Stranded In Stereo: The Stranded Local Q&A: The Gulf

Wednesday, August 13, 2008

The Stranded Local Q&A: The Gulf

How far would you go to record your first album if you were doing it all on your own? Would you pony up a few thousand dollars for studio time, or would you secretly construct a studio at a school in Chinatown and record at night? Boston’s The Gulf opted for the latter.

The ingenuity paid off for the band, as their aptly titled debut album, Chinatown, was picked up by Starbucks’ in-store network, and two songs were placed in rotation in 2007. That was a big moment for The Gulf, who came together in 2003 after founders Adam Brock and Adam Garland found each other on Craigslist. After a few lineup changes, the duo added bassist/pedal steel player Dave Barbaree, trumpeter Brian McGrath, and drummer Steve Turcott to solidify The Gulf’s lineup.

Recording by nightfall in a language school wasn’t the only resourceful thing The Gulf did. The group created their own label, Ultracold Records, to distribute Chinatown.

Now with an album, record label, and multi-state tour on their resume, The Gulf is set to release the follow-up to Chinatown, titled Spymaster, Yes!

The group’s frontman, Adam Brock, was kind enough to bother himself with our Stranded in Stereo questions this week.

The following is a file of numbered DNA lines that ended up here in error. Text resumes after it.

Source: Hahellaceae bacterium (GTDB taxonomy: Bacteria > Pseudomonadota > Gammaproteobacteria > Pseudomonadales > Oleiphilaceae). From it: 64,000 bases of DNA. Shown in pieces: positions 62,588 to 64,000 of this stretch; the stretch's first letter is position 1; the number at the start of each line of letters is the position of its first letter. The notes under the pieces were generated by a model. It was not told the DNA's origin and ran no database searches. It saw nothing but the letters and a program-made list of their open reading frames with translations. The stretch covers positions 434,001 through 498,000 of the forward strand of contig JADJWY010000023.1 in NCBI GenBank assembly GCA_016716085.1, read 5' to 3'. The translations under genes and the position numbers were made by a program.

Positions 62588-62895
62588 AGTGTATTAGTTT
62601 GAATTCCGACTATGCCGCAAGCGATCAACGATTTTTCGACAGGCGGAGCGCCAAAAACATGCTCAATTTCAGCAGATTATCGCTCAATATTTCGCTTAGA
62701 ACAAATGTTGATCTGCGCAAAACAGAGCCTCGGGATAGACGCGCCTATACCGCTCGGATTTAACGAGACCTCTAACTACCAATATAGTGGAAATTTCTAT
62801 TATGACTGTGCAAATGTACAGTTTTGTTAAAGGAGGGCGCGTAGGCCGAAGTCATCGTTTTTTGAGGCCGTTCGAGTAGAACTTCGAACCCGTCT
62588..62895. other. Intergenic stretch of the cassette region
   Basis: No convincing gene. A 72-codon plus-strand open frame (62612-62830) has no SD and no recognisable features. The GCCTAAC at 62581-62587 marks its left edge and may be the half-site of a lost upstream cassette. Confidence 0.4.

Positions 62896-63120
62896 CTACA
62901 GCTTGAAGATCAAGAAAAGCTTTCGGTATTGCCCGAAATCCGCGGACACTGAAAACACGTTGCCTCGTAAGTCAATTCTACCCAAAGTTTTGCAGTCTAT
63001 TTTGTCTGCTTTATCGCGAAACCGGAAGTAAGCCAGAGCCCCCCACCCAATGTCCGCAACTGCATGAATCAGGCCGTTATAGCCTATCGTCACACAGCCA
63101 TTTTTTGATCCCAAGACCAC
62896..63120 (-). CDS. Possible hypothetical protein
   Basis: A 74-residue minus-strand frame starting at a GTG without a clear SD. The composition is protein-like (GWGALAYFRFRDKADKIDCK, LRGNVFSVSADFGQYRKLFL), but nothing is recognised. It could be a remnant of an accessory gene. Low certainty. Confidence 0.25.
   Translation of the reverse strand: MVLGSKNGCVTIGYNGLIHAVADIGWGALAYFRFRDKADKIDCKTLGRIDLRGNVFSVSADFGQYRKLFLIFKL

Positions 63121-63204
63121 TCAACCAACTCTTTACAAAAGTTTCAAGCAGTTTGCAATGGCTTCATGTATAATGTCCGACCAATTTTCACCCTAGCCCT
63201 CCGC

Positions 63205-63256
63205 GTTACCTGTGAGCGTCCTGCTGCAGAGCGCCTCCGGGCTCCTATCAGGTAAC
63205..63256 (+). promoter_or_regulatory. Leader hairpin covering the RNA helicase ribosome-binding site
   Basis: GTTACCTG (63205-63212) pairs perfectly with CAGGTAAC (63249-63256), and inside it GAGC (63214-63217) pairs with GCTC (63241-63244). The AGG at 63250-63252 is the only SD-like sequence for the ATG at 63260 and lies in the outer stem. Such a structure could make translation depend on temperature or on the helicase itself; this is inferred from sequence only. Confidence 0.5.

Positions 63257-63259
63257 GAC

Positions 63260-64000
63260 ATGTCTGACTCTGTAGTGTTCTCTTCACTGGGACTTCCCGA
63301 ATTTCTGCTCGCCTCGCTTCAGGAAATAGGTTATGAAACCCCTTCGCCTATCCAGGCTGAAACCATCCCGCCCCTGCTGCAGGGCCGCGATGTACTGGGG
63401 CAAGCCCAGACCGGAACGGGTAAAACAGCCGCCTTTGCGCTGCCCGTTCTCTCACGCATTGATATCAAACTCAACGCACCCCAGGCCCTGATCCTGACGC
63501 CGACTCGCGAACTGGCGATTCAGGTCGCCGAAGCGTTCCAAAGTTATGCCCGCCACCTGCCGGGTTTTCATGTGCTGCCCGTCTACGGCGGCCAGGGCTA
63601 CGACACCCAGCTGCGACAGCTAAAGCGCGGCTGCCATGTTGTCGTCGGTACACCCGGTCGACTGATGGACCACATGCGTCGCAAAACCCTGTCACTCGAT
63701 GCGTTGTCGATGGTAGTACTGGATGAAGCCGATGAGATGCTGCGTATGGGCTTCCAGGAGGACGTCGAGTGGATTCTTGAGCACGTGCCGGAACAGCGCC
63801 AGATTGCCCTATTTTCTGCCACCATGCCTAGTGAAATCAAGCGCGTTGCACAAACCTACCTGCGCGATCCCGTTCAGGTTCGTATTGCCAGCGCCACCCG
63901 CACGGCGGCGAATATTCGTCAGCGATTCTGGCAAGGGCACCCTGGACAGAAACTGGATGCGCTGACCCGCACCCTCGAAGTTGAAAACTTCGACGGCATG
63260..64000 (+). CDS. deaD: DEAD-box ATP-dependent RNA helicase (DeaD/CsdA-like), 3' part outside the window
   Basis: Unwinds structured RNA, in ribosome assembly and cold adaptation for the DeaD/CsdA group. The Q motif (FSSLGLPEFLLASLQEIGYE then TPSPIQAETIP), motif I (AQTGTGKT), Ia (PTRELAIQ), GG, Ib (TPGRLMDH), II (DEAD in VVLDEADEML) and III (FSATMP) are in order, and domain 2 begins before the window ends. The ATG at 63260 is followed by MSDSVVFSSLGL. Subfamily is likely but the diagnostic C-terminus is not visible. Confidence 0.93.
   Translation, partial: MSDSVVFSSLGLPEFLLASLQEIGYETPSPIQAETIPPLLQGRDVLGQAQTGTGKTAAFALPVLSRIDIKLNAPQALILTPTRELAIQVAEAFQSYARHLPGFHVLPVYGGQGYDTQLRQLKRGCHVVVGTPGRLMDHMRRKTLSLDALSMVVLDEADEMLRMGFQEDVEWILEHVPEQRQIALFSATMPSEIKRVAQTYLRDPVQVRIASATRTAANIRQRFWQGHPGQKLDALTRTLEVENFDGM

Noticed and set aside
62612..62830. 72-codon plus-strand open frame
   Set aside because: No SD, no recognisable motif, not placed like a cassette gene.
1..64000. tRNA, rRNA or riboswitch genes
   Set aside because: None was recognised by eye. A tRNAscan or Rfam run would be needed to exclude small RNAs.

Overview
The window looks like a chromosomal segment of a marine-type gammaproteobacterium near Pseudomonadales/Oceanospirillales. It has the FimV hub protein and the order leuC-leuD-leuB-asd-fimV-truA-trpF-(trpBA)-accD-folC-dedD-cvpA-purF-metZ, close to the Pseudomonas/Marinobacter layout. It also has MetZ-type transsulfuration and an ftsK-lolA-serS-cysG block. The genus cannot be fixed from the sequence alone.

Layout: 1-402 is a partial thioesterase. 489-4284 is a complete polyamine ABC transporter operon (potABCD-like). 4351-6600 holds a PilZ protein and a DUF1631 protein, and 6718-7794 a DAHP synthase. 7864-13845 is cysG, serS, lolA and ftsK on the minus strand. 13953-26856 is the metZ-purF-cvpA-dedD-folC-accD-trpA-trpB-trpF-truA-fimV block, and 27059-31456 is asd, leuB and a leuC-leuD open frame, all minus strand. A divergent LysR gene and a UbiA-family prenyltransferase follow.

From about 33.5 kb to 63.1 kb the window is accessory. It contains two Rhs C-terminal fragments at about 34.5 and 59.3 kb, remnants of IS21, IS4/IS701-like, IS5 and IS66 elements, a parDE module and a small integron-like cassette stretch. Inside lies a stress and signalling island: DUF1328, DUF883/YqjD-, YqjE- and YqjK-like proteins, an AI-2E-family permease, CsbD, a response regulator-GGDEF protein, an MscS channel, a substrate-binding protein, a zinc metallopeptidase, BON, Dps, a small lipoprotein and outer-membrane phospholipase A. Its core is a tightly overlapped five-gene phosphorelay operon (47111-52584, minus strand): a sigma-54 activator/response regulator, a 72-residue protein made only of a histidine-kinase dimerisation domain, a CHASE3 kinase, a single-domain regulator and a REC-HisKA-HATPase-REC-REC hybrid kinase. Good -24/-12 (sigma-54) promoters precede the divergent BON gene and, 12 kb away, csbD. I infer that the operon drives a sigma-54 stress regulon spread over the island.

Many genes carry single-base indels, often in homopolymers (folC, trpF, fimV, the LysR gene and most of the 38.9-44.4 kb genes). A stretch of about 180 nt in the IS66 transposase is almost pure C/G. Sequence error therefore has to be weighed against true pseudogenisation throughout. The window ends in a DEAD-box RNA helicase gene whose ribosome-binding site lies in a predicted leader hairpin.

Hailing from Boston makes us better than all those non-Boston bands because:

It doesn’t make us any better. Actually it’s kind of a disadvantage because Boston’s living costs means everybody in the band must work full-time; time that could have been spent making music. We don’t feel any sense of competition with other bands or other cities.

Name at least three bands that are still around and touring that you’d love to be on a bill with, and think it fits well:

Calexico, Brian Jonestown Massacre, Neko Case, Lou Reed, Dr Dog

Your favorite Boston venue to perform in is:

Was the Paradise Lounge, but I heard it’s closed. Lizard Lounge has a great vibe. TT’s can be great.

Are there any genres that influence your music conceptually, rather than sonically? (In that you can’t hear from simply listening to the music, but from getting into the structure or mathematics of the song-writing, etc.)

There’s a strong classical influence. You’ll hear it in our instrumentation—no synths or drums machines. Most rock bands don’t have piano, trumpet or sometimes pedal steel. We like warm, organic and acoustic sounds. That’s the kind of music we were all raised on.

I grew up playing Rachmaninov and Bach on the piano (badly) and a lot of these harmonic concepts became engrained. Ideas like using 6/8 minor keys, building chord progressions from descending bass lines, pedaling a single bass note over different chords, rising inversions of the same chord…those are concepts I learned from playing classical music badly. They’re much easier to apply when writing on the piano, because it’s all there in front of you. It’s much harder to pull off on a guitar.

Your favorite local bar to hit up when not doing the whole band deal is:

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